Bring Your Own Device (BYOD) and Consumerization of IT (CoIT) have brought pause and complications to the traditional IT support model. Some have argued that BYOD is more expensive and not a good option for corporations. I disagree under the premise that the arguments are based on strictly the IT perspective and traditional support methodologies. There is obviously much more to it…but this post isn’t about arguing the BYOD perspective.

While organizations wrestle with what to do, the industry stalwart has tripped, stumbled and appears to be falling quickly.

RIM Falls From Grace

RIM, the makers of the industry-standard BlackBerry, has seen their stock price lose almost 90% of its value in less than 18 months. That is in addition to leadership changes, delay of their next major operating system and significant job cuts. To put that in perspective, the Dow Jones and Nasdaq markets have made minor gains during the same period.


Impact for Enterprise IT

IT organizations and the companies they serve have standardized on the BlackBerry platform for years. Even today, many corporate enterprises still leverage the BlackBerry platform. The downturn for RIM creates a significant challenge for IT organizations and managed service providers (MSP); regardless if they have adopted a mobile strategy or not. Even if the organization has a mobile strategy in place, replacing mobile devices is not a trivial task. Just ask anyone who has needed to coordinate, rollout and support a successful mobile device upgrade. Upgrading to new devices within the same product family (ie: BlackBerry to BlackBerry) presents enough of a challenge. The complications grow exponentially when moving to a new platform (ie: BlackBerry to iOS or Android).

Mobile Strategy Changes

There are solutions to the problem and they require quick action. Some are short-term fixes while others are long-term solutions. First and foremost, if a mobile strategy does not exist…create one! It needs to include the BYOD policy. Ensure that it not only includes consideration for the devices, but more importantly the data and applications. Past methodologies focused on securing devices as the means to securing corporate data. With the move into BYOD and CoIT, securing devices is a futile effort in the long term. Mobile Device Management (MDM) solutions exist to manage the variety of devices a corporate IT organization may encounter. In the long term, relying solely on MDM solutions needs to evolve to managing the applications and underlying data.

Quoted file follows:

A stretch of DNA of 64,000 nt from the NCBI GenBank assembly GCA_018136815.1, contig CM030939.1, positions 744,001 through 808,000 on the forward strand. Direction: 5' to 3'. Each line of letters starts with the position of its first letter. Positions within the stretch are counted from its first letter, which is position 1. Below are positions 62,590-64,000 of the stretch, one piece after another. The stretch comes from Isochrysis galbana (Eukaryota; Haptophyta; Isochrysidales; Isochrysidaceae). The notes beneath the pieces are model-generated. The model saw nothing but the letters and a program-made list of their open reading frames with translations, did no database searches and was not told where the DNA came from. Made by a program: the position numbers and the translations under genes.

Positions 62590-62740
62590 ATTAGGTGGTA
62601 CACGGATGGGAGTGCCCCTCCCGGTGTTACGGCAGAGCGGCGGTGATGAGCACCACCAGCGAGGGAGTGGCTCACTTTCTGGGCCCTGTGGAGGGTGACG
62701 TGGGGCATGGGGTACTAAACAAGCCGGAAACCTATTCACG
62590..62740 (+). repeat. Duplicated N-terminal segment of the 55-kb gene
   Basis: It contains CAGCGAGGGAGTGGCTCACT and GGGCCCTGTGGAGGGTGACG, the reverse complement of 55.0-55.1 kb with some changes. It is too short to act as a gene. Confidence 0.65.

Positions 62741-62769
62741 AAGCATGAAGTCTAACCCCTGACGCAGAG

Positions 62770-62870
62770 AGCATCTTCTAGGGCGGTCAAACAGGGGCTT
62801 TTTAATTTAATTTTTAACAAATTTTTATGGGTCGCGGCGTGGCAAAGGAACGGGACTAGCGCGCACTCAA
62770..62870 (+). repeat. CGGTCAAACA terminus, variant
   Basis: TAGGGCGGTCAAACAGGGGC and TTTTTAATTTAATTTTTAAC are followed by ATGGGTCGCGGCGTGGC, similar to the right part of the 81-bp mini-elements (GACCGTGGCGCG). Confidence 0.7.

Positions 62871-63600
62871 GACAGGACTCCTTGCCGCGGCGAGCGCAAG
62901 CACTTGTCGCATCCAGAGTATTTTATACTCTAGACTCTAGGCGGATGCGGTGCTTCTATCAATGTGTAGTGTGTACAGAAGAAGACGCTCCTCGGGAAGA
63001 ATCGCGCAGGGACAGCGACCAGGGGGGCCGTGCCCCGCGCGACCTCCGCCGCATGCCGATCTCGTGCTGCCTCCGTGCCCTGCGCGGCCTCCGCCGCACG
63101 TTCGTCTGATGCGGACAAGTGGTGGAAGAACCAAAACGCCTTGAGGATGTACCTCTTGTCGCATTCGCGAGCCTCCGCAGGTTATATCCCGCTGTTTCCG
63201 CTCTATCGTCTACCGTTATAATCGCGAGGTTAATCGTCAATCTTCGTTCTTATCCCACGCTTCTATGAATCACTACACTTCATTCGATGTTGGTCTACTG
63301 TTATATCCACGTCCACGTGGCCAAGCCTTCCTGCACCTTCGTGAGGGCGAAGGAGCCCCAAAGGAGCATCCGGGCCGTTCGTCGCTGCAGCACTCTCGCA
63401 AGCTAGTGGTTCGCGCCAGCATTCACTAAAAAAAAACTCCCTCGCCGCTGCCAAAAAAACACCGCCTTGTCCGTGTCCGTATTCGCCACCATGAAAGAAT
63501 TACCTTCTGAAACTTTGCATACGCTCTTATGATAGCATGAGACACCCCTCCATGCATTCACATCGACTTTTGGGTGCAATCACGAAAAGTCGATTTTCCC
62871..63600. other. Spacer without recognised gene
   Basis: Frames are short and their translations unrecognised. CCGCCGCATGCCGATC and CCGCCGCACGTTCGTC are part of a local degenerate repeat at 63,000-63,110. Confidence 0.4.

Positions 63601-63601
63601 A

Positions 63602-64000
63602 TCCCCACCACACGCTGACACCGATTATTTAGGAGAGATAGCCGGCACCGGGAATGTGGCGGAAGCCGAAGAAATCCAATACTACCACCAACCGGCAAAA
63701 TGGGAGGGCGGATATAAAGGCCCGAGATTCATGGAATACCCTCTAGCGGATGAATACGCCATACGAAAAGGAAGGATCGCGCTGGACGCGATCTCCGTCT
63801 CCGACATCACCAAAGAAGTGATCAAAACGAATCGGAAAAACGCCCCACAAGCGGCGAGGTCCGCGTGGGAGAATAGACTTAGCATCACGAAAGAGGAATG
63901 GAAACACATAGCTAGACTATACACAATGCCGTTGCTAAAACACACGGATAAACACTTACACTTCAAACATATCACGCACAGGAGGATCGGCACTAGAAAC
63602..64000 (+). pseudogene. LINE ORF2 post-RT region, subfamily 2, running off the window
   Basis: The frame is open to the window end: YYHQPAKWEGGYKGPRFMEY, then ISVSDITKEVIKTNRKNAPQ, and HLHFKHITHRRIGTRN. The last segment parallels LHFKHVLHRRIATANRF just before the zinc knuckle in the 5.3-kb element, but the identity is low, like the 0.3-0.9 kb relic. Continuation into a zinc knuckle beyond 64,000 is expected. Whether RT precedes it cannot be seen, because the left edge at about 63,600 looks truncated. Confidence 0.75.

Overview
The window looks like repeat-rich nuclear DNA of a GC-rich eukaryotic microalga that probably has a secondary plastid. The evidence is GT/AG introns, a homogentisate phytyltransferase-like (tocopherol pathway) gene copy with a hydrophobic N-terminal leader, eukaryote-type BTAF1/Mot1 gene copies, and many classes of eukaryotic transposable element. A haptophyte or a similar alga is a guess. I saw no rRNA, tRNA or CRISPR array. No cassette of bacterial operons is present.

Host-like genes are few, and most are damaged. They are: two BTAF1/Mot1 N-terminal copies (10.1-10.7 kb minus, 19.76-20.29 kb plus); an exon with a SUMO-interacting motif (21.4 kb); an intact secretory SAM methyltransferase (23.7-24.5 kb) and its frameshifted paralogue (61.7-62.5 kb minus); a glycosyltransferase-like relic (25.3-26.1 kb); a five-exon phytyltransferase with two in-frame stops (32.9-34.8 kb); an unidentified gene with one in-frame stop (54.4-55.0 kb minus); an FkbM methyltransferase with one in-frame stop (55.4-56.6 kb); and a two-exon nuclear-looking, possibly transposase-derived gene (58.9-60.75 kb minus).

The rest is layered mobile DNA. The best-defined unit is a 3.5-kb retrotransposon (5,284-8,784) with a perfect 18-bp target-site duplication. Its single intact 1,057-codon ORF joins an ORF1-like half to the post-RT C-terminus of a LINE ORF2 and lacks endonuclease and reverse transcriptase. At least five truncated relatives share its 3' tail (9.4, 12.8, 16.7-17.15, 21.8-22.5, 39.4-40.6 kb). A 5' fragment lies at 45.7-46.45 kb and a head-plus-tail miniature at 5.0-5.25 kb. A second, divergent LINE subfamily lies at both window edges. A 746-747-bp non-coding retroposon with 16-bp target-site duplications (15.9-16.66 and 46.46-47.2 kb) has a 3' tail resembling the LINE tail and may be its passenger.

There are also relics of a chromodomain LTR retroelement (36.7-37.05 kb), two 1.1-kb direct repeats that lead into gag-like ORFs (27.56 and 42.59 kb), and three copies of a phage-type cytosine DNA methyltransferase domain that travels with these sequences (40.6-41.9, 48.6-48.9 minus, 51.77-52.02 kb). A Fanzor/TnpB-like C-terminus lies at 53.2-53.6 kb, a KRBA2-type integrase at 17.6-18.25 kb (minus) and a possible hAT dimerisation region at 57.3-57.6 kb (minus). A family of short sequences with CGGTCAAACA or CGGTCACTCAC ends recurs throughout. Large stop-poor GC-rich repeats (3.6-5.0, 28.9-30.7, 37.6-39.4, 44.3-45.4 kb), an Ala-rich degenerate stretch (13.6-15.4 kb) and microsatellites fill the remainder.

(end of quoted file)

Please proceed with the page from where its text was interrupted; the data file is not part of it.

Take Action Now

It should go without saying, but corporate entities should not be taking a wait-and-see approach with supporting BlackBerry devices. It takes too long to move to a new platform and this approach could leave users in limbo. Unlike other devices/ solutions, the RIM/ BlackBerry solution relies on RIM’s data centers and servers in operation for the system to work. Unfortunately, the likely outcome for RIM is to sell off the intellectual property assets to a third party. This could mean that the three core components (Software, Devices and Operations) could end up with three different companies…and it is unknown what their motives will be.

Bottom Line: Develop a mobile device strategy immediately and engage backup planning. Don’t wait to see what happens with RIM/ BlackBerry first.

Further Reading:

Gaining Entry to the Enterprise via the Consumer Trojan Horse

The Difference Between CoIT and BYOD: And the Impact for IT

What the CIO Needs to Know About BYOD


Sneak Peek of the Under The Radar Conference

The Under The Radar (UTR) Conference (http://www.undertheradarblog.com/) is tomorrow, April 26, 2012. UTR is the intersection of hot up-and-coming startups, investors and judging. If the reception tonight was any indication, the conference and presentations should be very interesting. Here’s a sneak peak of my take of the hot areas and companies to watch:

Application Development Solutions

A few companies are presenting their solutions in the mobile and security space. In the era of cloud computing, these are two hot buttons that enterprises and service providers alike need to be keenly aware of. The move of the information worker from a stationary device to a mobile device is in process. CoIT and BYOD are both serious factors to the movement. Likewise, using traditional security paradigms in the new model run into serious complications. Tools are needed to help organizations make this move while managing and securing environments.

Companies: BitzerMobile, Cabana, Duo Security, Fabric Engine, Framehawk, StackMob